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Conference Paper: Cross infection in hospital wards with downward ventilation: different locations of return openings without and with partitions between beds

TitleCross infection in hospital wards with downward ventilation: different locations of return openings without and with partitions between beds
Authors
Issue Date2009
Citation
The 11th International Conference on Air Distribution in Rooms (RoomVent 2009), Busan, South Korea, 24-27 May 2009. In Proceedings of the 11th International Conference on Air Distribution in Rooms, 2009, p. 770-779 How to Cite?
AbstractA two-bed hospital ward with one standing healthcare assistant and a ceiling-mounted low-impulse semicircular inlet diffuser is simulated in a full-scale room. Tracer gas is used for simulating gaseous contaminants, and the concentration is measured at different air change rates and different postures of the patients. A textile partition between the beds, which is typical in a hospital ward, is used for protection of the patients in some of the experiments. Three different layouts of return openings are tested. One layout with one opening at the ceiling, another with four openings at the wall opposite to the inlet diffuser, and one with a high location of these four openings. The downward recirculating flow is on average parallel with the partition, and the partition does not decrease cross infection. A high location of the four return openings decreases the risk of cross infection.
Persistent Identifierhttp://hdl.handle.net/10722/126324

 

DC FieldValueLanguage
dc.contributor.authorNielsen, PVen_HK
dc.contributor.authorLi, Yen_HK
dc.contributor.authorBuus, Men_HK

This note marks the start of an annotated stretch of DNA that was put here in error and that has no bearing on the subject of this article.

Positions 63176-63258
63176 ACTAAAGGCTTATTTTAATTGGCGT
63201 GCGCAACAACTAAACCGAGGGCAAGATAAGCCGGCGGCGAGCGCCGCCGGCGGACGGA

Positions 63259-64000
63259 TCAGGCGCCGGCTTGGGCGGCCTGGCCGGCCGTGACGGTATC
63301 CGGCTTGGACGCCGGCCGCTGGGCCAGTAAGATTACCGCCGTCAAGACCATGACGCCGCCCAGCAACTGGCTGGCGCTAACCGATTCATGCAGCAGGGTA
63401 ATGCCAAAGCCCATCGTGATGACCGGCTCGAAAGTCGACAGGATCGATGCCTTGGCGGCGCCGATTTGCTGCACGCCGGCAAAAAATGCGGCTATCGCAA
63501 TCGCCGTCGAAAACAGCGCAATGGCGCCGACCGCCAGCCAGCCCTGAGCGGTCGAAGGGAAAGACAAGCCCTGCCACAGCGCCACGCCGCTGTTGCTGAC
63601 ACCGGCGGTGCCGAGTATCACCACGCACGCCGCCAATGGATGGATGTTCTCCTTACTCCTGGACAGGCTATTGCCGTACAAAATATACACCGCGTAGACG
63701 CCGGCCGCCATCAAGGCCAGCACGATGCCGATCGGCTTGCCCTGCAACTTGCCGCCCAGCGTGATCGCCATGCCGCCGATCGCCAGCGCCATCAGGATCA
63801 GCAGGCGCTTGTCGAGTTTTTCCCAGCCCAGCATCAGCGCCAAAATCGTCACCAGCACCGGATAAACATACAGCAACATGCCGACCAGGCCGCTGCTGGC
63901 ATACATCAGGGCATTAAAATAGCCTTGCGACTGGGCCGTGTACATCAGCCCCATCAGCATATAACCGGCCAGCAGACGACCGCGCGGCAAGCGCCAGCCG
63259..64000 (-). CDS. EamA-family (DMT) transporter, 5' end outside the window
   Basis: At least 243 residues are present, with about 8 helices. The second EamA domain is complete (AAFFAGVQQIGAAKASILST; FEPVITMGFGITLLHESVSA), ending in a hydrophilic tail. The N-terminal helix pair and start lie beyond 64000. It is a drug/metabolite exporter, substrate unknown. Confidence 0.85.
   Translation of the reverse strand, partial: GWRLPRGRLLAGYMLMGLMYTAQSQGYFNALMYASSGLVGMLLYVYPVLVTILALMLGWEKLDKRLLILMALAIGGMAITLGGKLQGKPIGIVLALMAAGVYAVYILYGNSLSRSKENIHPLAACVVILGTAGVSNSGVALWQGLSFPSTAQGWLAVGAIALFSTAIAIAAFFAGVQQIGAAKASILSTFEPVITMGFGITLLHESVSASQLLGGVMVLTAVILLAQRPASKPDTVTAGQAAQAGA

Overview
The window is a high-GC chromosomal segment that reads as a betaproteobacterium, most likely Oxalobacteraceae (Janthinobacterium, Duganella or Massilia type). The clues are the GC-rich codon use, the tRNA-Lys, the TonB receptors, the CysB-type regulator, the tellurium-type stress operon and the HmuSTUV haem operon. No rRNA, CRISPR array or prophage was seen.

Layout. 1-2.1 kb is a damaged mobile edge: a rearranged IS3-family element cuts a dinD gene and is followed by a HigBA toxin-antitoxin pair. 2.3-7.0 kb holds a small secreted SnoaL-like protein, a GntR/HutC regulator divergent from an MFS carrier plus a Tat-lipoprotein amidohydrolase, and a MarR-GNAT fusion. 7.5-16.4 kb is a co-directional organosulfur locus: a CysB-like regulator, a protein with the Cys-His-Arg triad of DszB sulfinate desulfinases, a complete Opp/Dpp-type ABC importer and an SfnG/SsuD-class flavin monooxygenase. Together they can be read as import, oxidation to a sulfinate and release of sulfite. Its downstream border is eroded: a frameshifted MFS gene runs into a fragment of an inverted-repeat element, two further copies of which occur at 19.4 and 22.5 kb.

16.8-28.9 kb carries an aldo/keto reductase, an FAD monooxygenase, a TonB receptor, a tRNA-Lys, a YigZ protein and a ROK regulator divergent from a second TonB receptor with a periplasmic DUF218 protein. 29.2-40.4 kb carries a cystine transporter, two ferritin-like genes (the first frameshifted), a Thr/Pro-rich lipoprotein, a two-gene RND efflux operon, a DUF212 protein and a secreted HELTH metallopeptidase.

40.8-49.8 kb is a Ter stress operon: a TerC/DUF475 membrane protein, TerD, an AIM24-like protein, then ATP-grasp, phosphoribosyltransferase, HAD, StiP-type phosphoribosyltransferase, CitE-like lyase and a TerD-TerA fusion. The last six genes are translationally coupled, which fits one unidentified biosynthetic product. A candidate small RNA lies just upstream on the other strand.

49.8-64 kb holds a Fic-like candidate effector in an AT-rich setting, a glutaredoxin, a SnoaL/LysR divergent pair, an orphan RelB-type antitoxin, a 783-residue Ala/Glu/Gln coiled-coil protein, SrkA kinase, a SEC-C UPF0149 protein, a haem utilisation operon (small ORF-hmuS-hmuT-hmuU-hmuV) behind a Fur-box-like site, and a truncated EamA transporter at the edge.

dc.contributor.authorWinther, FVen_HK
dc.date.accessioned2010-10-31T12:22:08Z-
dc.date.available2010-10-31T12:22:08Z-
dc.date.issued2009en_HK
dc.identifier.citationThe 11th International Conference on Air Distribution in Rooms (RoomVent 2009), Busan, South Korea, 24-27 May 2009. In Proceedings of the 11th International Conference on Air Distribution in Rooms, 2009, p. 770-779en_HK
dc.identifier.urihttp://hdl.handle.net/10722/126324-
dc.description.abstractA two-bed hospital ward with one standing healthcare assistant and a ceiling-mounted low-impulse semicircular inlet diffuser is simulated in a full-scale room. Tracer gas is used for simulating gaseous contaminants, and the concentration is measured at different air change rates and different postures of the patients. A textile partition between the beds, which is typical in a hospital ward, is used for protection of the patients in some of the experiments. Three different layouts of return openings are tested. One layout with one opening at the ceiling, another with four openings at the wall opposite to the inlet diffuser, and one with a high location of these four openings. The downward recirculating flow is on average parallel with the partition, and the partition does not decrease cross infection. A high location of the four return openings decreases the risk of cross infection.-
dc.languageengen_HK
dc.relation.ispartofProceedings of the 11th International Conference on Air Distribution in Rooms-
dc.rightsCreative Commons: Attribution 3.0 Hong Kong License-
dc.titleCross infection in hospital wards with downward ventilation: different locations of return openings without and with partitions between bedsen_HK
dc.typeConference_Paperen_HK
dc.identifier.emailNielsen, PV: pvn@civil.aau.dken_HK
dc.identifier.emailLi, Y: liyg@hkucc.hku.hk-
dc.identifier.authorityLi, Y=rp00151en_HK
dc.description.naturepostprint-
dc.identifier.hkuros180454en_HK
dc.identifier.spage770-
dc.identifier.epage779-
dc.description.otherThe 11th International Conference on Air Distribution in Rooms (RoomVent 2009), Busan, South Korea, 24-27 May 2009. In Proceedings of the 11th International Conference on Air Distribution in Rooms, 2009, p. 770-779-

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